Jackson County settles lawsuit church filed over COVID restrictions

By The Examiner staff

The Jackson County Legislature has voted to settle a lawsuit filed last year by Abundant Life Baptist Church over COVID-19 safety protocols. The church said the county’s rules at the time treated churches unfairly. 

The county and Truman Medical Centers, which operates the county Health Department, are paying the church $146,750. The county says that money covers the church’s attorney’s fees. 

Abundant Life, based in Lee’s Summit, also has locations in Blue Springs and Independence. 

The church sued the county in federal court in May 2020, alleging a civil rights violation. It said it complied with the county’s initial order to ban private or public gatherings and to close all but essential businesses. The church said it “made every effort to comply” with the county’s order, canceled five in-person services and live-streamed services in what it called “a less-desirable alternative.”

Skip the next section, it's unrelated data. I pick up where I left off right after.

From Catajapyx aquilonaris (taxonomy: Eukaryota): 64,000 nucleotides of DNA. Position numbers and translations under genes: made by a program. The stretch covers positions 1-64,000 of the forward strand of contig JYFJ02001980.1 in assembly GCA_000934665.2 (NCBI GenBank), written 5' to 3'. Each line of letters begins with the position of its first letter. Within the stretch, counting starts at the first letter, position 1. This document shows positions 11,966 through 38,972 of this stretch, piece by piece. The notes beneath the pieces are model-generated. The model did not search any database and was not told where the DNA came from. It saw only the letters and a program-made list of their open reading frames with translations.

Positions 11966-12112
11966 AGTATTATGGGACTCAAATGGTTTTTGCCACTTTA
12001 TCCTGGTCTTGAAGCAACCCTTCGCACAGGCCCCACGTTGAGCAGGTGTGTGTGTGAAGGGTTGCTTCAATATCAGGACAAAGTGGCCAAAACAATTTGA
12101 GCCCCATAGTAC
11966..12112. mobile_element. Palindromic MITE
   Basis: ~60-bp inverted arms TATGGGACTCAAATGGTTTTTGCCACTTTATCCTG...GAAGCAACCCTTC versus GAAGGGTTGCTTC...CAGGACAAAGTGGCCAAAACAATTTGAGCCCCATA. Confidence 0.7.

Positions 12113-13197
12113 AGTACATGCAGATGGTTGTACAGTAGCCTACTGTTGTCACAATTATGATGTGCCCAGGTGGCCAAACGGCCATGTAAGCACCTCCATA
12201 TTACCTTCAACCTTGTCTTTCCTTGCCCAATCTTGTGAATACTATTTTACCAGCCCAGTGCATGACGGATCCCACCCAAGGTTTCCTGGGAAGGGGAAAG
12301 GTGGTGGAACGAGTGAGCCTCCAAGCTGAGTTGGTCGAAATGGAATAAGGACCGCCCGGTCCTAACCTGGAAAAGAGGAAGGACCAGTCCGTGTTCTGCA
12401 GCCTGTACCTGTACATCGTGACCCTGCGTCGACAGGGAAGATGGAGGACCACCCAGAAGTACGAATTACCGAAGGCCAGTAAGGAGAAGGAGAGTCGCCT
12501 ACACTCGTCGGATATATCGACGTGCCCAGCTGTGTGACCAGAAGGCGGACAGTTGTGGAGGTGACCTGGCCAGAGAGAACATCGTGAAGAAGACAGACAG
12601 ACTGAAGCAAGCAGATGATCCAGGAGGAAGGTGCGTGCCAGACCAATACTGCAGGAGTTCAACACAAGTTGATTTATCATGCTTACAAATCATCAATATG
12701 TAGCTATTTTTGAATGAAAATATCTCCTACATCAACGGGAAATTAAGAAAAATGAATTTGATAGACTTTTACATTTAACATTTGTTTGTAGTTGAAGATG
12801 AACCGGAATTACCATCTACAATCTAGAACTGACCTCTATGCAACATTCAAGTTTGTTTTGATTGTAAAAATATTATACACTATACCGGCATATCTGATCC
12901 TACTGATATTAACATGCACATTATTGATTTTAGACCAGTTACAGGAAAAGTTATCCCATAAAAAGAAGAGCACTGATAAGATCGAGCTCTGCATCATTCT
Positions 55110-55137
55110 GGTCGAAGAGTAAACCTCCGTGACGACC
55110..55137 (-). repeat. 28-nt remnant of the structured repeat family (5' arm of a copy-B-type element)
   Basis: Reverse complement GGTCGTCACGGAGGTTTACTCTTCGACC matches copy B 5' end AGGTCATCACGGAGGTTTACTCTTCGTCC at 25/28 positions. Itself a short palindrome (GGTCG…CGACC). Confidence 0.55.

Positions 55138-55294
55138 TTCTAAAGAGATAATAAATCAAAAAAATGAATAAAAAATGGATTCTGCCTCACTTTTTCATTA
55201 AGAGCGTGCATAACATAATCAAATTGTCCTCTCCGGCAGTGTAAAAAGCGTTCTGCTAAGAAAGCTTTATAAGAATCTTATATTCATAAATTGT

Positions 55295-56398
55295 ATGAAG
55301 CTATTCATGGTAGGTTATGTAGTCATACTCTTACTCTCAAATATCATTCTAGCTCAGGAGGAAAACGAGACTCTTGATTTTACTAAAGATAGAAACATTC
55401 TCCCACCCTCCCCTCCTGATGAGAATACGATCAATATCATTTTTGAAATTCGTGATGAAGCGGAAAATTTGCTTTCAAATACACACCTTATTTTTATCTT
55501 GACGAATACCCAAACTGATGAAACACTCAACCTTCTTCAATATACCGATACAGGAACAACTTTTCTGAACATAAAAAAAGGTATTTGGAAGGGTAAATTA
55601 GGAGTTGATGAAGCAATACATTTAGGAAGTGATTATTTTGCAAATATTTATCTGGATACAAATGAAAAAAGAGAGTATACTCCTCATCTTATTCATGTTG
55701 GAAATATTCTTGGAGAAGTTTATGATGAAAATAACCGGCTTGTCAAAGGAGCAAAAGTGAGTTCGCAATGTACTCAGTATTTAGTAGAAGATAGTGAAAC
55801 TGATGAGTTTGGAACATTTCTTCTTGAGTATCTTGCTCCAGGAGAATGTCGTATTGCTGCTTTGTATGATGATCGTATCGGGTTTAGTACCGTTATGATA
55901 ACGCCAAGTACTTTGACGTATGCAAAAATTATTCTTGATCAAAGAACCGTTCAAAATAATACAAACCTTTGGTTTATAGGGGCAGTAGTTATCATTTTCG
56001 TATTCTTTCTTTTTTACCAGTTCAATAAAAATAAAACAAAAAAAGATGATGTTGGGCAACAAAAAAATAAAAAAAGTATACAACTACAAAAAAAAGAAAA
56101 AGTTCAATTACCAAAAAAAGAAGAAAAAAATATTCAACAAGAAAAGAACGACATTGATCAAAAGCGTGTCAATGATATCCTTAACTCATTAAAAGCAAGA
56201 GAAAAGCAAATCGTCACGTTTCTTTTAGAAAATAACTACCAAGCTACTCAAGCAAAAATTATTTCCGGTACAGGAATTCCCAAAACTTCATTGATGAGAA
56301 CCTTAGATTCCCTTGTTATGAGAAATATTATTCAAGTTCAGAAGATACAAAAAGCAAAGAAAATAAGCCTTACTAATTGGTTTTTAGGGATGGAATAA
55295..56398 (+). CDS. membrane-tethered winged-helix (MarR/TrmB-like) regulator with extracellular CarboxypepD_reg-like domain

Then the county loosened the rules, allowing non-essential businesses to reopen at up to one-fourth of their rated capacity under the fire code. Churches, however, were kept under the heading of “large gatherings and social events” and limited to gatherings of no more than 10 people, including staff.  

Abundant Life argued that its largest space is rated at 4,740 people. Were it a bar, restaurant or store, it would have been limited to 474 people rather than 10. It said in its court filing that the county’s orders “impermissibly discriminate against religiously-motivated gatherings, and in favor of commercially-motivated gatherings.” 

County legislators discussed the issue in closed session Monday and then voted in open session to settle the suit. 

The only public comment on the issue came from the chair of the Legislature, Dan Tarwater III, D-Kansas City, who said, “It’s not anything necessarily we like doing, but one of the necessary evils.” 

The vote was 6-2. Legislators Ronald Finley and Crystal Williams, both D-Kansas City, voted no.  

The settlement states that Abundant Life is free to hold services and that should COVID-related restrictions on churches be needed again, those would be no more strict than those imposed on "comparable secular activities.”